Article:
Naar aanleiding van die woede schreef ik een paar stukjes op mijn FONDAD-blog Thoughts. U kunt die lezen door te klikken op "Argentina".

Een recent artikel hierover las ik vandaag in de Buenos Aires Herald, dat ik hieronder kopieer:

Thursday, October 16, 2014

Scioli confident about 'positive outcome' in vulture funds dispute

Buenos Aires province Governor Daniel Scioli trusts Argentina will manage to sail through the vulture funds crisis.
Buenos Aires province Governor Daniel Scioli has expressed his confidence that Argentina’s legal battle against “vulture funds” will reach a “positive outcome” by the beginning of 2015, leading to growth in the country.
“I see that by the beginning of next year there will be a positive outcome for Argentina’s interests in the external front and that will decompress the issues of foreign currency and inflation and will accelerate growth,” Scioli told reporters today.
In an interview with a radio show this morning, the leader of Argentina’s most populated province and a pre-candidate to run in the 2015 presidential elections affirmed “Argentina’s perspectives are very good,” adding it is a country that has got out of the red servicing its debt and reactivated its industrialization process.
According to Daniel Scioli, some sectors want to connect the country with a default scenario – following the dispute with vulture funds suing Argentina over its defaulted bonds more than a decade ago and a ruling by US Judge Thomas Griesa ordering the South American nation to pay these creditors in full -, but warned Buenos Aires “continues to pay” its debt.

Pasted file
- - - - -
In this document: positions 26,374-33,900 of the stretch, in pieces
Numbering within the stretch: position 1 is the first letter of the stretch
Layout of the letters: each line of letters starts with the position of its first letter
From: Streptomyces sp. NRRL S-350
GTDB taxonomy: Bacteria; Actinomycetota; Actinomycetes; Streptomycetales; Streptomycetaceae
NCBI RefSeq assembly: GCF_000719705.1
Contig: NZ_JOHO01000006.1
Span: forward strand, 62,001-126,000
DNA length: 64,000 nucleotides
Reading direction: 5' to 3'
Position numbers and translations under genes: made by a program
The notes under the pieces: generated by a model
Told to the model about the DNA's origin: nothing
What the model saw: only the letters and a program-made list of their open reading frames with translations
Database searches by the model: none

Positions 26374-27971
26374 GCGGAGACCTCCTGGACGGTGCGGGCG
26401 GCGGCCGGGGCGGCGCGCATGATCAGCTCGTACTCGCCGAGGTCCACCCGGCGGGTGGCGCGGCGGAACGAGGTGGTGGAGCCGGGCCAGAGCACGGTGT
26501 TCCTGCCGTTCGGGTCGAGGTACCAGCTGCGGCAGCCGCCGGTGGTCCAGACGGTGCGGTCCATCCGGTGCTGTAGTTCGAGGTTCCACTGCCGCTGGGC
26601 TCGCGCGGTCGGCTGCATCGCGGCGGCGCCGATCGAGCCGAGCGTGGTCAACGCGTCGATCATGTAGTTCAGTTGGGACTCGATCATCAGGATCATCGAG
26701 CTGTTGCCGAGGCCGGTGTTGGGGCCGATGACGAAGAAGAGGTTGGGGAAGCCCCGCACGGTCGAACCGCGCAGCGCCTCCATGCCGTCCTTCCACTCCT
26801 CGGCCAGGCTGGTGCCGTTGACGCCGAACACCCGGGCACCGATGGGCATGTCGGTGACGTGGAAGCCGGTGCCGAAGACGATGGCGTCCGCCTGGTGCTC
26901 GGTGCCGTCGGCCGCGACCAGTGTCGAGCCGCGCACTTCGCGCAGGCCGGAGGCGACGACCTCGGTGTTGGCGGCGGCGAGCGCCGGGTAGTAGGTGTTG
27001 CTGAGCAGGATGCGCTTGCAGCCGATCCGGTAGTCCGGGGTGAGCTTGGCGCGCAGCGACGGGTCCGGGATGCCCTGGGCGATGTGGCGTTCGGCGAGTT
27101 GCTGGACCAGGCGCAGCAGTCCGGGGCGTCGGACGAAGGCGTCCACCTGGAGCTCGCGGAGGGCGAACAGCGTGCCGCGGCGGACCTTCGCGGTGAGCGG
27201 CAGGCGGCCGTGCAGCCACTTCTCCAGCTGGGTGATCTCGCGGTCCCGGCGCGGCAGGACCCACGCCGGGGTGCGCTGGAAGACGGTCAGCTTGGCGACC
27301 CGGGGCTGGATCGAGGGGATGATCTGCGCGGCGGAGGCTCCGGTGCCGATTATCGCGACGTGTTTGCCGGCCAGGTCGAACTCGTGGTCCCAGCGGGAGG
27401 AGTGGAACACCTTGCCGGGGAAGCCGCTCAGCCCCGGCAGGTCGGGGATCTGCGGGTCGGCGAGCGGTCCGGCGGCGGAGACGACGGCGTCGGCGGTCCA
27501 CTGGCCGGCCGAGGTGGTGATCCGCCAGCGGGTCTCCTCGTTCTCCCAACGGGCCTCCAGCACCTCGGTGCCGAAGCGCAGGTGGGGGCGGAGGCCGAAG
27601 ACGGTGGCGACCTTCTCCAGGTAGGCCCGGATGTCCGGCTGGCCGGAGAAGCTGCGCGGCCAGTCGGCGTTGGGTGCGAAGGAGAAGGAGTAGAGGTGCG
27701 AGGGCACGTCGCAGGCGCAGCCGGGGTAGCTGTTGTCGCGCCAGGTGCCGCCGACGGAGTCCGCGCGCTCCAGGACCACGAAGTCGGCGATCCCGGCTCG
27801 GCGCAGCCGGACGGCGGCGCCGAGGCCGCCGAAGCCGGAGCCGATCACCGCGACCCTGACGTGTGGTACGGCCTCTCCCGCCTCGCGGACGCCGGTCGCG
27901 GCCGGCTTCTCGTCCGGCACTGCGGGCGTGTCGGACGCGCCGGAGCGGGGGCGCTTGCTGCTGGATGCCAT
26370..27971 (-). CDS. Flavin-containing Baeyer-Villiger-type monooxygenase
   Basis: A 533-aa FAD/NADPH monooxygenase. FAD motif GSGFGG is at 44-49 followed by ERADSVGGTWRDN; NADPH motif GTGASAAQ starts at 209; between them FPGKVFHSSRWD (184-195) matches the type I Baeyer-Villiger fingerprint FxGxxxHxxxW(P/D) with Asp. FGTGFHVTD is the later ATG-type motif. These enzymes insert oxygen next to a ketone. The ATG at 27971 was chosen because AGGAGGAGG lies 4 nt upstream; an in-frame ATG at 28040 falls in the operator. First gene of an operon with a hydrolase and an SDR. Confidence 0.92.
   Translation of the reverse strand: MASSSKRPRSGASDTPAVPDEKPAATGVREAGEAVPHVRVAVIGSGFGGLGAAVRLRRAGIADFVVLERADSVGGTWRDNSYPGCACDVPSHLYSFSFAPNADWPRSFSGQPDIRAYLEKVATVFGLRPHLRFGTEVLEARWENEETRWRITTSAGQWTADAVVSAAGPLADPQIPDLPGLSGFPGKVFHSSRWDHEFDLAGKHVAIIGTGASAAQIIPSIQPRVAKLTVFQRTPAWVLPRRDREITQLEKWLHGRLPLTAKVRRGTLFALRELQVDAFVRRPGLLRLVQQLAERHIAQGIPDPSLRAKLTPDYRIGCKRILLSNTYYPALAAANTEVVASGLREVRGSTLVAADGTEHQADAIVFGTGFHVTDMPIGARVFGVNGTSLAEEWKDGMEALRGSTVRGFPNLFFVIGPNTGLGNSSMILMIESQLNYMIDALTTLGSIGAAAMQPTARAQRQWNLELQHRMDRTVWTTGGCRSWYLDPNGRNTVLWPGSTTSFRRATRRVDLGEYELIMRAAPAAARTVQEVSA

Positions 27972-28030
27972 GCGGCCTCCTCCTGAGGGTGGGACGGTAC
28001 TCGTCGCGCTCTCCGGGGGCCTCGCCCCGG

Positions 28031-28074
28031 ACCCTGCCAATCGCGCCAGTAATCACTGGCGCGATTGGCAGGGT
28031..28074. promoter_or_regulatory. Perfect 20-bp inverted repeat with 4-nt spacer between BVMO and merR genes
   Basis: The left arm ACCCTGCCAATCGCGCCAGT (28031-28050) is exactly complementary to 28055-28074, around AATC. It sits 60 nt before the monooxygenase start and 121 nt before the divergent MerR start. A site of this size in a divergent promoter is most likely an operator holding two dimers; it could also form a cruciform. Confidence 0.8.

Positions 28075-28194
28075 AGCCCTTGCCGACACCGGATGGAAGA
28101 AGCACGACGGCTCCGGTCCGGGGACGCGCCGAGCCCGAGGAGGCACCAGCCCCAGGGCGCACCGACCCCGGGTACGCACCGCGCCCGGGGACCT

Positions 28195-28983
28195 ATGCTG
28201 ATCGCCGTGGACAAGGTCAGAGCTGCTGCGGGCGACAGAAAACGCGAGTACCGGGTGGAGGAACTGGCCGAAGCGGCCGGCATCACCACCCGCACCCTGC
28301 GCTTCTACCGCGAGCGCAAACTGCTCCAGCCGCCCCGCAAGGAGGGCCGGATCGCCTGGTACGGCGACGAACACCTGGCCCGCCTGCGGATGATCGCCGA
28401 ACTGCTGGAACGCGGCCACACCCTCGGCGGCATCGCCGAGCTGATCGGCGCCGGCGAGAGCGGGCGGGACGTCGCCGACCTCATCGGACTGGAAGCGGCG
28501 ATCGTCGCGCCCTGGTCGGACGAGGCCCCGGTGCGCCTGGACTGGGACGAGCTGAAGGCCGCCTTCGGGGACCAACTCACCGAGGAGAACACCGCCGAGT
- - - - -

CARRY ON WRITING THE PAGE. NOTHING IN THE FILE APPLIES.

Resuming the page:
Some opposition candidates, he said, want “the country to go into the red againt” and “request 20 billion dollars” to credit organizations. In a similar tone, he blasted anti-kirchnerite leaders who have questioned the nationalization of YPF, Argentina’s energy giant. “By the hand of YPF, energy sovereignty will be recovered and the dollar situation will decompress,” Scioli assured.
“I believe in a state that plays a present (active) role to give a push to those who need it,” the BA province governor told reporters, defending the national government strategy to face holdout creditors that refused the 2005 and 2010 debt restructuring and put an end to, what he called, "the nightmare of the karma of the (public) debt.”

Thursday, July 31, 2014

Capitalism is a Shame

The case of Argentina’s default shows it again: capitalism is a shame. Argentina has been declared in default, but the default is with them, the finance people ruling the world, supported by a judicial system that defends their interests.
Here is a report from Reuters:
 

Argentina braces for market reaction to second default in 12 years

BUENOS AIRES Thu Jul 31, 2014 1:58am EDT

A woman walks past a graffiti that reads ''No to the debt payment'' in Buenos Aires, July 28, 2014.    REUTERS/Marcos Brindicci
A woman walks past a graffiti that reads ''No to the debt payment'' in Buenos Aires, July 28, 2014.
Credit: Reuters/Marcos Brindicci

Related Topics

(Reuters) - Argentina defaulted for the second time in 12 years after hopes for a midnight deal with holdout creditors were dashed, setting up stock and bond prices for declines on Thursday and raising chances a recession could worsen this year.